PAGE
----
"Discover Cooking, Discuss Life."

Go Back   Discuss Cooking - Cooking Forums > General Cooking Information > Cooking Resources > Terms & Techniques
Click Here to Login
Thread Tools Display Modes
Old 08-07-2010, 02:19 PM   #1
Assistant Cook
Join Date: Aug 2010
Posts: 23
Adding salt to roasts?

A question about roasting meat such as turkey , chicken , lamb and beef.Most recipes tell you to season your meat prior to roasting them by adding salt ,pepper ,butter ,herbs etc.

Except for adding flavour to the skin / outer surface is there any other benefit from seasoning your roasts? In my opinion seasoning the outside does nothing for the meat. If your slice of beef is the size of half your plate you will not taste any other flavour only the beef.

The question is , is it pointless seaoning the outside of your meat with the intension of inparting that flavour into the meat.

Opinions please.


acc2020 is offline   Reply With Quote
Old 08-07-2010, 02:29 PM   #2
Executive Chef
justplainbill's Avatar
Join Date: Jan 2007
Location: Eastern Long Island, New York
Posts: 4,206
It's likely to influence the taste of the drippings and the roast's bark if seasoning is rubbed on an hour or so before roasting..

justplainbill is offline   Reply With Quote
Old 08-07-2010, 05:57 PM   #3
Chief Eating Officer
GB's Avatar
Join Date: Jul 2004
Location: USA,Massachusetts
Posts: 25,509
Salt on the outside helps form a crust which adds to flavor and texture.
You know you can't resist clicking
this link. Your eyes will thank you. VISUAL BLISS
GB is offline   Reply With Quote
Old 08-07-2010, 08:30 PM   #4
Sous Chef
MostlyWater's Avatar
Join Date: Jul 2008
Posts: 959
Being that we use only Kosher meat, I figure it's got enough residual salt. I never add any extra.
MostlyWater is offline   Reply With Quote
Old 10-03-2010, 11:59 AM   #5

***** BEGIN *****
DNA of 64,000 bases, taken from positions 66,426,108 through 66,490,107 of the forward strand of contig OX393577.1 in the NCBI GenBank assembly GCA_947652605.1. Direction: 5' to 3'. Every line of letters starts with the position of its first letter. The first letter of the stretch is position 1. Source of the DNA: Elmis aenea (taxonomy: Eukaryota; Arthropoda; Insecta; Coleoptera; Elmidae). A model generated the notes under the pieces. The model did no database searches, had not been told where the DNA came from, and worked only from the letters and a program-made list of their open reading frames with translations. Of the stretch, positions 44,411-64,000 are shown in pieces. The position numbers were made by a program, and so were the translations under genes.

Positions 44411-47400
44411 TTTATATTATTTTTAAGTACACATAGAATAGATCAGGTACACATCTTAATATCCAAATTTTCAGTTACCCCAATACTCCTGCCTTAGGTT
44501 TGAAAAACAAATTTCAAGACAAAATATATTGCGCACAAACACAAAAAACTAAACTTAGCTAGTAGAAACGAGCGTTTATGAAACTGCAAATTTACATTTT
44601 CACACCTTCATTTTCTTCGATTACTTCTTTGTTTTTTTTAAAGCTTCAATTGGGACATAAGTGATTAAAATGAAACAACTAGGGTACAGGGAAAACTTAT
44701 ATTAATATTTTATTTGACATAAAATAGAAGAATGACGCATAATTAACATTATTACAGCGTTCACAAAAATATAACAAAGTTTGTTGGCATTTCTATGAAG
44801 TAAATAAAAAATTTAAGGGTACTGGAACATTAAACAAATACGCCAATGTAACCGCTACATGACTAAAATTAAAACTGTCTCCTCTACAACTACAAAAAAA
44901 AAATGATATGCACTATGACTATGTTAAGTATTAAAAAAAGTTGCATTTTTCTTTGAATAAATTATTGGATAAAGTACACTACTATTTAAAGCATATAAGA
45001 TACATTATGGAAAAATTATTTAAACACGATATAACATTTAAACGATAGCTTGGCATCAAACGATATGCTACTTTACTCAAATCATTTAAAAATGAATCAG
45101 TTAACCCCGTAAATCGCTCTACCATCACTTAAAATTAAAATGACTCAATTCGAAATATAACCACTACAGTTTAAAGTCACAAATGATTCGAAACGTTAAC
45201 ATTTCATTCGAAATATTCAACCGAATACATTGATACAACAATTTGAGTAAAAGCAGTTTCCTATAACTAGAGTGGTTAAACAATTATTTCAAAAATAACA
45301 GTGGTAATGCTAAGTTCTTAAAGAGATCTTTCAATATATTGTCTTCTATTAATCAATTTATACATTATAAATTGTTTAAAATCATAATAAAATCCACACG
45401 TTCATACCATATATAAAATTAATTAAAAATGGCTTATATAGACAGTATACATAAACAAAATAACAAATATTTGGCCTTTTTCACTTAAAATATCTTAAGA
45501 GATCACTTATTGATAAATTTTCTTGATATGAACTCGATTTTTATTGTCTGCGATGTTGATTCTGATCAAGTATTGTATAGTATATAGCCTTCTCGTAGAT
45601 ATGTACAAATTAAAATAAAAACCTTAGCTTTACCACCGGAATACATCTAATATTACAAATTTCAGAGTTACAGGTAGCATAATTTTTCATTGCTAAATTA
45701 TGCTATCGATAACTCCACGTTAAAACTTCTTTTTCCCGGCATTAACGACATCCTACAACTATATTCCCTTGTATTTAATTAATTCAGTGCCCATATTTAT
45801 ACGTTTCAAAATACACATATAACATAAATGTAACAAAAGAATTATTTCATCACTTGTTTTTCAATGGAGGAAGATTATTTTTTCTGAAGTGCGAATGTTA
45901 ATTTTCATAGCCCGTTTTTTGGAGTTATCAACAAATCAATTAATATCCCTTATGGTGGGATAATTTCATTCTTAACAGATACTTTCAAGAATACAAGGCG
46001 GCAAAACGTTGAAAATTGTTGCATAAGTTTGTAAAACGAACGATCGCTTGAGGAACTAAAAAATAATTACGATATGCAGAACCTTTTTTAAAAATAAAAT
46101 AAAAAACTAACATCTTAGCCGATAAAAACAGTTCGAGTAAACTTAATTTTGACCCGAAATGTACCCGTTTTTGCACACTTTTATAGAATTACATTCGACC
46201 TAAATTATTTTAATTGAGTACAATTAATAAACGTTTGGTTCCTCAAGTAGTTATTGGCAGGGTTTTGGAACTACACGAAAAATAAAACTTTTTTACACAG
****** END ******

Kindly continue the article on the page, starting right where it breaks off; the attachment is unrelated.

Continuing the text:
Join Date: Oct 2010
Location: Arizona
Posts: 62
I always dry rub my prime rib with salt. I then let it sit on a rack in a hotel pan on the bottom shelf of a refrigerator, loosely covered with plastic wrap. The prime rib is refrigerated for at least three days but not more than seven.

This technique basically helps to dry age the meat. Aging allows natural enzymes to break down some of the protein which will make the meat more tender. In addition to helping inhibit the growth of bacteria, the salt draws out impurities from the meat. During this time, the meat will also lose 10-15% of its weight ... but the trade off is that you will get a much more tender product than you would if you cooked the beef right after buying it.
Chef Dave is offline   Reply With Quote

Thread Tools
Display Modes

Posting Rules
You may not post new threads
You may not post replies
You may not post attachments
You may not edit your posts

BB code is On
Smilies are On
[IMG] code is On
HTML code is Off
Trackbacks are Off
Pingbacks are Off
Refbacks are Off

» Discuss Cooking on Facebook

Copyright 2002- Social Knowledge, LLC All Rights Reserved.

All times are GMT -5. The time now is 01:16 PM.

Powered by vBulletin® Version 3.8.8 Beta 4
Copyright ©2000 - 2018, Jelsoft Enterprises Ltd.